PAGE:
2 Million HARP Refinances
Government sponsored housing agencies Fannie Mae and Freddie Mac have reached a major milestone, 2 million refinances have been closed since inception of HARP (Home Affordable Refinance Program) in March of 2009. HARP is setup to assist homeowners who are current on mortgage payments, but unable to refinance due to declining housing values. The program has been credited with pumping millions back into the economy, as reduced mortgage payments lessen the squeeze on monthly budgets. The ability to refinance keeps a frustrated homeowner from throwing in the towel, walking away from a property and adding another foreclosure to a saturated market.
Mortgage lenders like AmeriSave are following HARP legislation carefully in 2013. In his 2013 State of the Union, President Obama spoke of supporting legislation changes to HARP that would open up HARP to an estimated 12 million eligible homeowners. The bill, S. 249, was introduced by U.S. Senators Robert Menendez (D-NJ) and Barbara Boxer (D-CA) and states that under the bill borrowers would see reduced refi fees, no cost appraisals and extension of HARP for one year past its current expiration. HARP is currently scheduled to expire on December 31, 2013. Source: Housing Wire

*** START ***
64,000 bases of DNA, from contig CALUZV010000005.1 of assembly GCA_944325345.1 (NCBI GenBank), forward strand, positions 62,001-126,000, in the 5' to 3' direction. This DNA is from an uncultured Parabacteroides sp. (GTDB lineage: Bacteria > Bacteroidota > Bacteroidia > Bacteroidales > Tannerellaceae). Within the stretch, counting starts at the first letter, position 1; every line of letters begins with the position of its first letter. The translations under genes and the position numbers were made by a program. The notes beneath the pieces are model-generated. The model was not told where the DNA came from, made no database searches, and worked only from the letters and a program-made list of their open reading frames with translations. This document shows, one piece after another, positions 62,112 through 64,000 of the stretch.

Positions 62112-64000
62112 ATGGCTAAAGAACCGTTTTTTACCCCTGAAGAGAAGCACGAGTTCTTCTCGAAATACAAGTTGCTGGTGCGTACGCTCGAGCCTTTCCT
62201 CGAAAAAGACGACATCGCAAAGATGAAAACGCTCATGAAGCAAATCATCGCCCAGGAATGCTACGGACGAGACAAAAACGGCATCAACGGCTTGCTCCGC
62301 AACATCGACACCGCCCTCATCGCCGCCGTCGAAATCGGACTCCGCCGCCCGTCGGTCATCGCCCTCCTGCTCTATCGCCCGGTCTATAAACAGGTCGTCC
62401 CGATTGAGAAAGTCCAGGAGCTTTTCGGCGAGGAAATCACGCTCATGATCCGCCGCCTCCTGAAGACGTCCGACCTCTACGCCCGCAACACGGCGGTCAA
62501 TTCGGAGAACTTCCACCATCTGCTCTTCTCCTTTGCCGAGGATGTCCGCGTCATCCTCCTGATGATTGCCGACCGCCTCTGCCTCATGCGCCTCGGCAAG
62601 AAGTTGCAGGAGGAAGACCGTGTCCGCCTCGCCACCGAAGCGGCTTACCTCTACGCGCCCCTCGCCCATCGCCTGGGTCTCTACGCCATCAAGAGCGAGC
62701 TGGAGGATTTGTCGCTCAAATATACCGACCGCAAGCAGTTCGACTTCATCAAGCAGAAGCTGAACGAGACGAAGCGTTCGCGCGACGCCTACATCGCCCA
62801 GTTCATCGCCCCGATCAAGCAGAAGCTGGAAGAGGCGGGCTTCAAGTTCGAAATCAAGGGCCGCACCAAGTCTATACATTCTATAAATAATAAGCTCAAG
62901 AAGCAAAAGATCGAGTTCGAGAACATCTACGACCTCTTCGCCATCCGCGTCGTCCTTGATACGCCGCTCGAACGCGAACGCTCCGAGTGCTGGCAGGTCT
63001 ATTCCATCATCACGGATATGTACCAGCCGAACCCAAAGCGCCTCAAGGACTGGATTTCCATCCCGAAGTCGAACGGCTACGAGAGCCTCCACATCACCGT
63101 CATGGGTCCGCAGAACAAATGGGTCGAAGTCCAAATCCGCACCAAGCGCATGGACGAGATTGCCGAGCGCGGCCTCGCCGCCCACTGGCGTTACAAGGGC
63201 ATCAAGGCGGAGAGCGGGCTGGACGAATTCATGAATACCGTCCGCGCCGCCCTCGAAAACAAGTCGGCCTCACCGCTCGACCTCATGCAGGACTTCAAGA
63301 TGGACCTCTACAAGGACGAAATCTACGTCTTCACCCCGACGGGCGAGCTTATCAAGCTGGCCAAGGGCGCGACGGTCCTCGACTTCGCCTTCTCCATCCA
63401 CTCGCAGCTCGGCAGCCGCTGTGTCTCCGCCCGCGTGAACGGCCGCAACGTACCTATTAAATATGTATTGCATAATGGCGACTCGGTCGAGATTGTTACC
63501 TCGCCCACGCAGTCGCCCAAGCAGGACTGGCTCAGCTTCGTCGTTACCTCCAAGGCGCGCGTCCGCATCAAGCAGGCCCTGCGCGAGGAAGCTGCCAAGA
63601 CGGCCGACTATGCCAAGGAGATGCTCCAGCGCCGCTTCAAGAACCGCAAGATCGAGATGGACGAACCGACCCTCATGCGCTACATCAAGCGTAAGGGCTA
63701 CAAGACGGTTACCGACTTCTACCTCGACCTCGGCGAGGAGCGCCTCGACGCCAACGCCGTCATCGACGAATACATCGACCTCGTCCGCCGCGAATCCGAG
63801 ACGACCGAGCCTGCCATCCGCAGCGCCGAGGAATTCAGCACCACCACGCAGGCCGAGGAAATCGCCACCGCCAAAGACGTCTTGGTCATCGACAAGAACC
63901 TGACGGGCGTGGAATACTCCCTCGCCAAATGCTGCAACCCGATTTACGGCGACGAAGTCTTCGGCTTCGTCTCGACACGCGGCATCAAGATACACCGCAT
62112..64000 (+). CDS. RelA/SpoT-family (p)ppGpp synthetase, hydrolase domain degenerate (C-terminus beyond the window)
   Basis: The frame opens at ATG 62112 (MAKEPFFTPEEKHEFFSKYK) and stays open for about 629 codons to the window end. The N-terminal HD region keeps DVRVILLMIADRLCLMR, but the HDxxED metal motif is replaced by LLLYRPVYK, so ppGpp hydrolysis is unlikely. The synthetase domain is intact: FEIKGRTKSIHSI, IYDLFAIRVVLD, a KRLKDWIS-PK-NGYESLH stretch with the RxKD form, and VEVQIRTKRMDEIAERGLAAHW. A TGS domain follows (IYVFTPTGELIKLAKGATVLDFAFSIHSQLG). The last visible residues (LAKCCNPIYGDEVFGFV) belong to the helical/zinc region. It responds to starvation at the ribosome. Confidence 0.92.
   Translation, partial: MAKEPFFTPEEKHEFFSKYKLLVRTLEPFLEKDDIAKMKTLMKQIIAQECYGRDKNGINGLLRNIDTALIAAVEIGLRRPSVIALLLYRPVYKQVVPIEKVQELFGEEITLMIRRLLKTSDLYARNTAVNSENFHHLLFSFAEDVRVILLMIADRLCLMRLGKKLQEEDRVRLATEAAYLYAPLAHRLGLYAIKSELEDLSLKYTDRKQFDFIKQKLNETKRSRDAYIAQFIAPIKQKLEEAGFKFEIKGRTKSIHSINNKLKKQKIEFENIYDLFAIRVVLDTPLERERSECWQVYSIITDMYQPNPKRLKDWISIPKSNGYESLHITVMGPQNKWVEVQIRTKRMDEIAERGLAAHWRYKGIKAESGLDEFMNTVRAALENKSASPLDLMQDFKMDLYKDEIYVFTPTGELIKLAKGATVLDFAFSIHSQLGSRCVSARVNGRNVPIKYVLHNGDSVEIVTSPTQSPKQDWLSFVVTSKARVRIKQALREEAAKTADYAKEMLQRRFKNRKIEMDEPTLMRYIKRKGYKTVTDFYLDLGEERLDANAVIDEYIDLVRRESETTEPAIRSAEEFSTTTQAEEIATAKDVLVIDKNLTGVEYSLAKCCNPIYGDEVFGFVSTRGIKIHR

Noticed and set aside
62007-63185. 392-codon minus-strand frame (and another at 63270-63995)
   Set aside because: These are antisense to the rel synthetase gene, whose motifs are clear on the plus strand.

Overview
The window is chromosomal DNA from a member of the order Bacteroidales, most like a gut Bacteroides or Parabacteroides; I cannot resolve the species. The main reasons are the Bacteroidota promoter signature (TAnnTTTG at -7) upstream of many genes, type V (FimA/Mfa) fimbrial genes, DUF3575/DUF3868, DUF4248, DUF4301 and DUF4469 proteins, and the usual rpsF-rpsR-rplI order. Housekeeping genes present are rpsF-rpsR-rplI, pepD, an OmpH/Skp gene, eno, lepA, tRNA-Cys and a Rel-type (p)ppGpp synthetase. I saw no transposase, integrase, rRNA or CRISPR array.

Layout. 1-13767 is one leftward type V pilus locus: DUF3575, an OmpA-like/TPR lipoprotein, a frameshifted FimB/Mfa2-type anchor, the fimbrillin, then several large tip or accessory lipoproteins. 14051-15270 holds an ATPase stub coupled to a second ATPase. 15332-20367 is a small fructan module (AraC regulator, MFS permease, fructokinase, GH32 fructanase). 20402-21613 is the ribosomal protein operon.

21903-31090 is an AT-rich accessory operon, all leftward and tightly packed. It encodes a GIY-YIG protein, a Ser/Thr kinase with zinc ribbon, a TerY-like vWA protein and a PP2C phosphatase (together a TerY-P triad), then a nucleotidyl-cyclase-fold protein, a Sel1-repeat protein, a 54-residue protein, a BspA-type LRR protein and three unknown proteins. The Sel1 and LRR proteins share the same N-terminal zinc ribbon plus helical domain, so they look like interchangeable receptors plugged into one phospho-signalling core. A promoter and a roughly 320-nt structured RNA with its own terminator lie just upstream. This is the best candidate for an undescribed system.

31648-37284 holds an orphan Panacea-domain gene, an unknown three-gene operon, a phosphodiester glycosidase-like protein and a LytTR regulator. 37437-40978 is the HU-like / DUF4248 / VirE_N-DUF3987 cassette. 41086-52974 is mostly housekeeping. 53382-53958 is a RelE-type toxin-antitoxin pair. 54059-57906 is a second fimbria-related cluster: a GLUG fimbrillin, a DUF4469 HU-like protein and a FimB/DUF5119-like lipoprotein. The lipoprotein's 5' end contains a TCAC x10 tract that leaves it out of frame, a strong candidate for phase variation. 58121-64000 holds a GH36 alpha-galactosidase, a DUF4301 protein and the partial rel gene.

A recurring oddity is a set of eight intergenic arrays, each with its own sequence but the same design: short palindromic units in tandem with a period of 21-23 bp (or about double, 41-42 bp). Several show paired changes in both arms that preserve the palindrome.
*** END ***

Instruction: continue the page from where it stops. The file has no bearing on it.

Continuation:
Government Overstates Cost of Mortgage Interest Tax Deduction
As the federal government tries desperately to reduce the deficit in the federal budget, nearly every loophole and deduction are fair game for the chopping block. Did you know that prior to the Tax Reform Act of 1986, interest on all personal loans (including credit cards) was deductible? TRA86 changed that, but did keep the mortgage interest deduction to encourage more homeownership in middle-class Americans. Homeownership has exploded since 1986, fueled by an abundance of inventory and ease of obtaining a mortgage. In 2010, when the deduction came up for elimination, the Joint Committee on Taxation projected that the popular write-off would cost the government $137.7 billion dollars in lost tax revenue in 2013. The good news is that the Committee recently published revised estimates that peg the figure closer to $69.7 billion for 2013. The change in the figure is due to changes in the economy and tax legislation. The deduction isn’t off the chopping block yet, but the revised report may have bought it some time.
Home Ownership Trends
The quintessential American Dream: Homeownership. Since 1960’s the national rate of homeownership has remained in the 67% range. US Census data shows that 52% of foreign-born US residents own their home, compared to 67% of native-born Americans. At nearly 75%, owner-occupied homes are most common in suburbs and rural areas. Just over 84% of married couples own their home, compared to 50-60% of single males and females. Some numbers suggest that the importance of homeownership to young adults (born after 1980) has declined. Only 39% of young adults are homeowners compared to the national rate of 65%. Possible factors for a lack of interest in homeownership in this age group include a trend in marrying and starting a family later to the age group simply preferring the flexibility and short-term commitments involved in renting.